Florida passed a new law which requires municipalities to report fecal and wastewater spills over 1,000 gallons. Municipalities always do the best they can. The prevalence of spills shows that THE CURRENT WATER TREATMENT SYSTEM IS INADEQUATE. Storms cause the total (gallons) of throughput for water treatment systems to be overloaded. Power outages and weather events (over 9 inches of rain in a couple days) cause authorities to make serious and immediate decisions to get drinking water back to the public and to not pollute the waterways.
These are links to news about spills that occurred after Hurricane Irma, which struck Florida from September 10 – 13, 2017. (LINK)
- The Washington Post reported a summary, in Florida a total of 9 million gallons of waste spillage had been reported as of 12 Sep 2017
- Miami, Tampa, Orlando, Daytona, Clearwater, DeLand, St. Petersburg
- Washington Post Link
- Orange County (Orlando, FL and area): One (1) Million gallons spilled. (LINK)
- Good article by Kevin Spear, Orlando Sentinal
- 800 (fecal waste) pump stations in Orange County, 450 lost power.
- Ovieda Station reported over 1 million gallons spilled;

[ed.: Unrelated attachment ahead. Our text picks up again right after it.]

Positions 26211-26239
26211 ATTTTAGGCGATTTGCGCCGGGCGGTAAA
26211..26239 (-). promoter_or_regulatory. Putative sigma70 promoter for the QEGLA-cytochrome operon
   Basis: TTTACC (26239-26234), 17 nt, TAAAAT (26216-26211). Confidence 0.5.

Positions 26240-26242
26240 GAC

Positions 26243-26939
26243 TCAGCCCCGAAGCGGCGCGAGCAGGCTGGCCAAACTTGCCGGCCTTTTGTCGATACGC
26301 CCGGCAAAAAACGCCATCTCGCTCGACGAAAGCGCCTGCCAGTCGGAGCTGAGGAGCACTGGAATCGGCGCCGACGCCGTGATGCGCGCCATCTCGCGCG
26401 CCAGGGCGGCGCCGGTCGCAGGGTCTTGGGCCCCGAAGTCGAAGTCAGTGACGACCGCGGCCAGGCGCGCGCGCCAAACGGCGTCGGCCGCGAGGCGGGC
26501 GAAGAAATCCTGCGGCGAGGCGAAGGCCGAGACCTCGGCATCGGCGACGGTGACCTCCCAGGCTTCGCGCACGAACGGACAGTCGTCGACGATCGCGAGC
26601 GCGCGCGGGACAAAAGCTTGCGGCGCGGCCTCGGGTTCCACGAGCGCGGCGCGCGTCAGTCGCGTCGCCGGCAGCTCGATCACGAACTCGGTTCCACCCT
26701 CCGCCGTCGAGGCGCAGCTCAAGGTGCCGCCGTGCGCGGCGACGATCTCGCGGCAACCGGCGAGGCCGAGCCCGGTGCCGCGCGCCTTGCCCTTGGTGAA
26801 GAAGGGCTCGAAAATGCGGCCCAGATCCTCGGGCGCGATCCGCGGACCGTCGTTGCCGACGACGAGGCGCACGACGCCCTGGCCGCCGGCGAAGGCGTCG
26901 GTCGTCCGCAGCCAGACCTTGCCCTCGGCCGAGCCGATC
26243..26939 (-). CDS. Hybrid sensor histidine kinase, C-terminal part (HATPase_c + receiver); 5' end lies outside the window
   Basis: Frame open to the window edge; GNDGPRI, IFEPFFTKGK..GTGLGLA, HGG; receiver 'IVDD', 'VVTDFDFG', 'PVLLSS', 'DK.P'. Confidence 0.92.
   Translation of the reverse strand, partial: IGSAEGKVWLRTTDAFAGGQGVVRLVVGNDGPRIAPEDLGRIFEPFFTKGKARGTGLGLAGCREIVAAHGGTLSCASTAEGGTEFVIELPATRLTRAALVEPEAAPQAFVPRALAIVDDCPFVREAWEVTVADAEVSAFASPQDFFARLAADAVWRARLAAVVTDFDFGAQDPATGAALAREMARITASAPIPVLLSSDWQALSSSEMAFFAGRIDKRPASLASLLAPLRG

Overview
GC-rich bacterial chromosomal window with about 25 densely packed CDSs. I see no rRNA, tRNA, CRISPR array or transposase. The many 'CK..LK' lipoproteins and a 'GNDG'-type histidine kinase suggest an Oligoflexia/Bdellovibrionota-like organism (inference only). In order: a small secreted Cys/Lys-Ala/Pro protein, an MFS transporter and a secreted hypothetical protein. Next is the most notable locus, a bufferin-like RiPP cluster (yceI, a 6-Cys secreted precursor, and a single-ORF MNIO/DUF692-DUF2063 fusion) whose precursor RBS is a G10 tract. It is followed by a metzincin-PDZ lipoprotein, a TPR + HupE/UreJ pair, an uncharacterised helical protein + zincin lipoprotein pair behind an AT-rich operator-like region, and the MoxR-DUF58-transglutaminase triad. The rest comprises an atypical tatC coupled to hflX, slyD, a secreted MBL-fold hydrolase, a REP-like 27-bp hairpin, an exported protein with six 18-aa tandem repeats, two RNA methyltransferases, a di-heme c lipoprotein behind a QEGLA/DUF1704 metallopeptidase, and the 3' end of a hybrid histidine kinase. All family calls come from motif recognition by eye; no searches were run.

- The ‘enormous’ Alfaya Trail Station (Near University of Central Florida in Orlando) had 120,000 gallons and 250,000 gallons spilled.
- St Petersburg reported a 430,000 Gallon release of partially treated wastewater into the Tampa Bay, and Clearwater reported a release of 1,600,000 Gallons (LINK)
- This was reported by the Miami Herald, I don’t know why.
- Jacksonville reported a release of 1,500,000 Gallons
- Jacksonville treats over 60,000,000 Gallons of (fecal/waste) water per year.
- Excellent Report, gives addresses, and the link to JEA spill reporting. This seems to be in compliance with the new 2017 reporting law.
- (LINK) (News4JAX, 14 Sep 2017).
**** Other Various Links and Information for the Curious****
An awesome set of suggestions from Collier County LINK ) The treatment systems (pumps, three stage reclamation, redistribution) are dramatically impacted by loss of power, high water, and overuse due to the disaster.
“For more information on Jacksonville Environmental Agency (JEA) sewage spills, go to https://www.jea.com/environment/environmental_incident_reporting.”
Collier County / Naples Florida – The situation looks serious but the information provided in the report is sparse. LINK
******** Sensational articles that incite panic. (I call this rubber neck journalism).
This Florida Today article warns that Hurricane Irma will make our water worse (9 Sep 2017). LINK
This Bloomberg article offers no solutions, waves arms in pandemonium (13 Sep 2017). My take: its not that bad, and it is worse. This article is just running all over the water reclamation trade space. The article is not helpful. LINK
SLATE (14 Sep 2017) Some good facts provided by the State of Florida, nice sensationalist pictures and words, blaming, shaming, no solutions. Bound to increase clicks per page, ad revenues, public pandemonium LINK